New starts don’t come gift-wrapped. I wish they did, as it would make it a hell of a lot easier both to spot them, and seize them by the balls. The lack of packaging begs the question, what is a new start anyway? I recently bought a knife specially designed for cutting ridged vegetables, and it’s changed my Ratatouille incontrovertibly. But that’s not what I’m talking about. I’m talking about full-blown, cataclysmic identity overhaul. Exactly the sort you might consider during Freshers Week. And exactly the sort you should whole-heartedly avoid.
If I’ve learnt anything from a menagerie of painful, awkwardly British experiences it is, ‘don’t be fooled’. Taking up larping because you quite like men with beards, or joining Muggle Soc because you are convinced that the reason you’ve never really fitted into the Muggle world is because you are, and always have been, a wizard.
Don’t get me wrong, I’m all for trying new things. But just not as a means to escaping acceptance of who you really are. If there’s one thing that gets on my grate, it’s that personal reinvention is all around us. “Buy this Herbal Essence shampoo and you will become an unrecognizable, sensual goddess immediately on stepping out of the shower. Eat exactly seven and a half Goji berries, and you will have the energy of Michael Phelps.”
I can sadly tell you that Chanel no. 5 does not turn you into Keira Knightly on the back of a motorbike in Paris, no matter how much you try. New starts – new ‘you’s – don’t come gift-wrapped. We’re so used to things being delivered in boxes, we don’t know how to look for things anymore, because we don’t need to; things are looking for us.
But Freshers week seems to be the sneaky exception. It’s the new start that gets delivered in a seven-day-sized box, with a wristband and a bar crawl t-shirt. But that’s it. The rest is up to you.
Not even the most unrelenting fresher should have to handle that kind of pressure: to have made, at the end of seven days, new friends, a new hobby, and a new you. I certainly failed miserably fulfilling that brief, but what’s just so fine, is that now as a sagging, middle-aged, gin-drinking third year, I have come to realise that the task was never going to be completed anyway.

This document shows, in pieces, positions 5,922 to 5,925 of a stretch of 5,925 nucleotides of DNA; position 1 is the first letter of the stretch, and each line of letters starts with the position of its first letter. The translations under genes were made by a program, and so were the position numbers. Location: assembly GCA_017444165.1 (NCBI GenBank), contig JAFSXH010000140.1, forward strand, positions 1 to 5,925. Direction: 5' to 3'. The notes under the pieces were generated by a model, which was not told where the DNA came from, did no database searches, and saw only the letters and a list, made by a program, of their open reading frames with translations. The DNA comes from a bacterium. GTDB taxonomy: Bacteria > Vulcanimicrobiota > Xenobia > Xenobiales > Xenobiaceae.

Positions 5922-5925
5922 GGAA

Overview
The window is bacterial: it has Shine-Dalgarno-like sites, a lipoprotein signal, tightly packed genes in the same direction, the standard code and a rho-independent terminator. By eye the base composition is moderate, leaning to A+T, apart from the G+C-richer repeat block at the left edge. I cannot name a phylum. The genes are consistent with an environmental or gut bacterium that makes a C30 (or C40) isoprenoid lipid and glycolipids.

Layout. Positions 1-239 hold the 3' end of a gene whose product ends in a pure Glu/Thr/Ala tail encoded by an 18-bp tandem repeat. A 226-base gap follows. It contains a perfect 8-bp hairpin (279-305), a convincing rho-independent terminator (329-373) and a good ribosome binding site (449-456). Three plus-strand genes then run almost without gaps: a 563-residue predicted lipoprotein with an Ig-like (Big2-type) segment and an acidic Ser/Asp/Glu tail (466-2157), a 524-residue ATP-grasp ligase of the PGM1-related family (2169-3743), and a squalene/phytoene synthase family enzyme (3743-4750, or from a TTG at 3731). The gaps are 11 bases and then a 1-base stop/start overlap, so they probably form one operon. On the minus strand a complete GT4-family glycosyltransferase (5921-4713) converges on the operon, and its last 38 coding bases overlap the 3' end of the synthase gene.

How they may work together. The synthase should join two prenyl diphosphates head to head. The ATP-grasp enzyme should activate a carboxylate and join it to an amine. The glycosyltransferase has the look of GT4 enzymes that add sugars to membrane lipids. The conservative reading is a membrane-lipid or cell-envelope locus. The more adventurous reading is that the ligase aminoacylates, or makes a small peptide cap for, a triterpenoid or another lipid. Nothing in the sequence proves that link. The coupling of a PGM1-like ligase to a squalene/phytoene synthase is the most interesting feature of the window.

If there’s something you don’t like about yourself, like having a monobrow, then use a new start to change, to pluck it right out of your life. But becoming someone entirely new is a totally unfeasible proposition, because it just won’t work.
Maybe it’s true what they say: things don’t change. People like consistency. I remember one girl in my flat dying her hair dark brown for her new start at York, even though all the pictures on her bedroom wall were of her with platinum blonde hair. Surely she realised we could see Old and New, and that that was somewhat unsettling? It’s only bloody hair colour I hear you cry. Well, at least it’s not changing your name, which is surprisingly common, at least on Facebook anyway.
I feel for the likes of JK Rowling, not because she’s changed her name, but because her first book to be published post-Potter is rubbish, apparently. A Casual Vacancy, which has been slated for it’s lack of sympathy to her already devoted fanbase, has been both a challenge and a let down to them. Why do it JK? Why go and reinvent your writing career in the vain hope of people instantly thinking you’ve become an entirely different writer? If the new goods aren’t even better than the old, it’s a new start wasted, and a dignity damaged.
I have always stood by the fact that the greatest wisdom in life can only be offered by cab drivers, because there’s no fuss involved. A wise cabby once said to me during a lift at an ungodly hour of the morning that, “One of the greatest lessons you can learn, is that most people, most of the time, genuinely like you for who you are.” So who needs gift wrap?